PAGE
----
A common feature of applications and video games is to allow the player to input text for various reasons. Maybe we want to allow the player to input their character’s name in an RPG, name a city in SimCity, or type a chat message to a friend in online. Using SDL2, we can take advantage of its built-in text processing system which abstracts much of the operating system event handles and character encoding mechanisms.
On consoles such as Xbox and Playstation, text input is rather simplistic and limited to visual keypads that you select via the controller. On a PC, we have the full range of widely varying keyboards from English and Spanish to Russian and Japanese. If we want our game or application to attract users on an international scale, it’s probably in your best interest to learn here and now how to use SDL2 to accomplish this goal.
At first glance, it probably seems simple to process text input. If the user presses the ‘A’ key on the keyboard, the OS will send an event that the keyboard was just pressed, the key was ‘A’, and no modifier keys were pressed (CAPS, SHIFT, CTRL, ALT, etc…). That’s it, right? Unfortunately, there are a ton of languages on this planet, and some of them have thousands of characters in them. People who type in those languages most certainly do not have thousand-letter keyboards or entire walls of their houses dedicated as a giant keyboard. This basically means that some characters will require multiple key presses just to process. Fortunately, SDL2 handles all of this for us and simply sends us a byte array with the results.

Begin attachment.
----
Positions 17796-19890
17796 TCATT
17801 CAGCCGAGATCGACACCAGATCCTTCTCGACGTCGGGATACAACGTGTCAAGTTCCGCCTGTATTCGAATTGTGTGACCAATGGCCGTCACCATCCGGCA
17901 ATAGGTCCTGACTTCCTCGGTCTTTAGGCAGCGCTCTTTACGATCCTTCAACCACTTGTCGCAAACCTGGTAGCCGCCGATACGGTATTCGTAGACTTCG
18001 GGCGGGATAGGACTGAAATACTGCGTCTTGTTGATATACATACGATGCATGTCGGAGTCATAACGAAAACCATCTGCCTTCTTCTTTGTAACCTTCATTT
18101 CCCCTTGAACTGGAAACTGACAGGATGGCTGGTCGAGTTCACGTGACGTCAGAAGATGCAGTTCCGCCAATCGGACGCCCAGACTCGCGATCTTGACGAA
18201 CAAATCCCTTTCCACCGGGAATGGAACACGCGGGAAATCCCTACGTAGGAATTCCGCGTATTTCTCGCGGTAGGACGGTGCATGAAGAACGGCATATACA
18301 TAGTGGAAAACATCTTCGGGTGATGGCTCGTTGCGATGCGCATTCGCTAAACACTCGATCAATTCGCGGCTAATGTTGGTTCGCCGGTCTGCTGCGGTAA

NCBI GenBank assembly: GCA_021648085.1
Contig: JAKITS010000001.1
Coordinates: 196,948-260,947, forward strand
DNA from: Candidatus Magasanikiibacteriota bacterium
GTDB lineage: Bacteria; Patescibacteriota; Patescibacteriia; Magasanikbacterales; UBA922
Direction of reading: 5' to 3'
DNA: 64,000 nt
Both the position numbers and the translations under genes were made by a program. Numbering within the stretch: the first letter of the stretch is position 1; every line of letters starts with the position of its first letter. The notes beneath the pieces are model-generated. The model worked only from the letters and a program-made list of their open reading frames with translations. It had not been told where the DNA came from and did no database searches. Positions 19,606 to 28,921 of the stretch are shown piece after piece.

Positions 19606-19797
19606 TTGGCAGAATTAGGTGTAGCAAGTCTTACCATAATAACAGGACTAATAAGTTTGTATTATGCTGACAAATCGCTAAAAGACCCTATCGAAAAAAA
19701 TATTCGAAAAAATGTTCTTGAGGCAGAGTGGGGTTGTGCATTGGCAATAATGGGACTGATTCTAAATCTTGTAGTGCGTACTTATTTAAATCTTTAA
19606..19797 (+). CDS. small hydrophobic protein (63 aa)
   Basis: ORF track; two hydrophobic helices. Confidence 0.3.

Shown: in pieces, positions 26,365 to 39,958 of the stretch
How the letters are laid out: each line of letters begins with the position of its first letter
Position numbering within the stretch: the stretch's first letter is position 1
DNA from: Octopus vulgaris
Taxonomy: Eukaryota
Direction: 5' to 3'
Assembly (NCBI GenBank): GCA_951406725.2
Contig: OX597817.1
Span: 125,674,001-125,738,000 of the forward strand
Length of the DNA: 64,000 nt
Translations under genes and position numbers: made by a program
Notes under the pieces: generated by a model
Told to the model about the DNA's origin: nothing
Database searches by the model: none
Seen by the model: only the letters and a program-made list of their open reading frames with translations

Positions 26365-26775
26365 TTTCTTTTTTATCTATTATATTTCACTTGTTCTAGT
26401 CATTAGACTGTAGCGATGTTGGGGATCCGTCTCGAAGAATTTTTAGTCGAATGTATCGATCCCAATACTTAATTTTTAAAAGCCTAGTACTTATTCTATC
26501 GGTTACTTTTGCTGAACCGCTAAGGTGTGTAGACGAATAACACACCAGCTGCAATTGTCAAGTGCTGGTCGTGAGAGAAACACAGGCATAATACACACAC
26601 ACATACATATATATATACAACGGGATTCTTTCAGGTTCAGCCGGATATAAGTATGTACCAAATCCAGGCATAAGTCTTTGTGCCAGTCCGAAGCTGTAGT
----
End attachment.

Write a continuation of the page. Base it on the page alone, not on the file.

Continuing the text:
Among SDL2’s event processing, the structure we are interested in is SDL_TextInputEvent. This event is sent through the SDL2 event processing chain whenever text is input. I have personally seen this trigger from both physical keyboards and the Windows virtual on-screen keyboard. I am sure that there are other ways to trigger this event as well. Using this event, we can get the character information that was input by the user. Here are the fields of the C-style structure that we can use:
UInt32 type The type of the event
UInt32 timestamp The time that the event occurred
UInt32 windowID The ID of the window that has focus, if any
char text The null-terminated, UTF-8 encoded input text
After determining that this is an SDL_TextInputEvent by checking the type field, we are most interested in the text field. That field is a pointer to a character array which is encoded using the UTF-8 scheme. In my most recent cases, I was using a C# wrapper around the SDL2 library named SDL2-CS. Because C# runs in a managed, garbage collected runtime, it’s a bit tricky to get the text input from C into C# through the .NET… Read more